Alcohol consumption of approximately two drinks or more per day has been associated with elevated breast cancer risk in the California Teachers Study cohort as well as in many other populations. The objective of this analysis is to examine effects of age at drinking and drinking patterns and to identify effect modifiers. Of the 103,460 at-risk cohort members, age <85, who resided in California and completed the baseline alcohol assessment, 1,742 were diagnosed with invasive breast cancer after joining the cohort and before January 2001. Incident breast cancers were identified through the California Cancer Registry and follow-up for death and confirmation of continued California residence used various sources. Multivariate Cox proportional hazards regression models were used to estimate relative risks (RRs). Elevated breast cancer risk was most evident for recent drinking [RR = 1.28, 95% confidence interval (CI): 1.06-1.54 for ≥20 g/day versus nondrinkers], with no clear pattern for consumption during earlier periods of life. This elevation in risk was 32% among postmenopausal women (95% CI: 1.06-1.63) and 21% among pre/perimenopausal women (95% CI: 0.76-1.92). Highest risks associated with heavy alcohol consumption were observed among postmenopausal women with a history of biopsy-diagnosed benign breast disease (RR = 1.97, 95% CI: 1.39-2.79 compared to nondrinkers without benign breast disease) or who had used combination hormone replacement therapy (HRT) (RR = 2.24, 95% CI: 1.59-3.14 compared to nondrinkers who never used HRT). Recent alcohol consumption equivalent to two or more drinks per day increases the risk of invasive breast cancer, with the greatest RRs observed among heavy drinkers who are also postmenopausal and have a history of benign breast disease or who use HRT.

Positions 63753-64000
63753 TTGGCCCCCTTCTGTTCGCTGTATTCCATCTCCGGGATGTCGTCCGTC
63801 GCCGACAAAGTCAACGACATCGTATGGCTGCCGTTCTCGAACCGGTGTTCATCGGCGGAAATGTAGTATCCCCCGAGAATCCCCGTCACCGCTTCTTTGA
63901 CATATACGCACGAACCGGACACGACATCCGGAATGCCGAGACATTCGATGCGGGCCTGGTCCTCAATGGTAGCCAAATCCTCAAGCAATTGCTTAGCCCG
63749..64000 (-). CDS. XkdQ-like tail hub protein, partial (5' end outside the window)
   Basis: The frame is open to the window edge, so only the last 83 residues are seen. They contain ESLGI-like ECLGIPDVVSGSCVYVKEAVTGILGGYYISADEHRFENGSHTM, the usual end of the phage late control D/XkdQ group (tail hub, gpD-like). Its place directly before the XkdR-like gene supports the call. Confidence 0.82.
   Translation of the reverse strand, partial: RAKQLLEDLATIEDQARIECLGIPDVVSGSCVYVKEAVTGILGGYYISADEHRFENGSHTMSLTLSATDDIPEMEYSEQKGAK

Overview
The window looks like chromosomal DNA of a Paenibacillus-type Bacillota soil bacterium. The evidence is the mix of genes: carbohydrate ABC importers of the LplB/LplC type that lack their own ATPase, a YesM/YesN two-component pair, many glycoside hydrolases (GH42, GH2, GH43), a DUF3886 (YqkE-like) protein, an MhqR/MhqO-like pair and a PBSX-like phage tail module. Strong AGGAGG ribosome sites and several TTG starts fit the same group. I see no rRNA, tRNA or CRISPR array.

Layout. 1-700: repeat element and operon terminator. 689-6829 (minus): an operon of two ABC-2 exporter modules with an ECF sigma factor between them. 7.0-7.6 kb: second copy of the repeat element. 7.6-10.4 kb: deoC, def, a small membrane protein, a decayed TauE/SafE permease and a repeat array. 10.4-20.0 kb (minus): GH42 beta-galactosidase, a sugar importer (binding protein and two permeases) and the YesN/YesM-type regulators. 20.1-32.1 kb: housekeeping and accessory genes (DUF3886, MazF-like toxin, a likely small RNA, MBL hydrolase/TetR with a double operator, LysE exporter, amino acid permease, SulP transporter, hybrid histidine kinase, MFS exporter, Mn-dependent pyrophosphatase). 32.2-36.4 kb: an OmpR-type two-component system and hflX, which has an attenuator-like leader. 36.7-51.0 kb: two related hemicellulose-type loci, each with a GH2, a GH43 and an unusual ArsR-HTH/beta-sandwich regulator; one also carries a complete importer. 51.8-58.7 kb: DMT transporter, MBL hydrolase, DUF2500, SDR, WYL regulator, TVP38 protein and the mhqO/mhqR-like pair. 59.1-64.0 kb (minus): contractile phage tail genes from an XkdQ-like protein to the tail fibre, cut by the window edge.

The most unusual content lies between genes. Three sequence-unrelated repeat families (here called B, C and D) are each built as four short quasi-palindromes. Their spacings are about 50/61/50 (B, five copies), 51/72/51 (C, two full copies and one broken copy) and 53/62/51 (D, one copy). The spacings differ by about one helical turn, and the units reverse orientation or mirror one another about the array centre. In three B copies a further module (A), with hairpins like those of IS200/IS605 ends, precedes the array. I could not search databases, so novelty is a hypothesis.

|Original language||English (US)|
|Number of pages||7|
|Journal||Cancer Epidemiology Biomarkers and Prevention|
|State||Published - Mar 2004|
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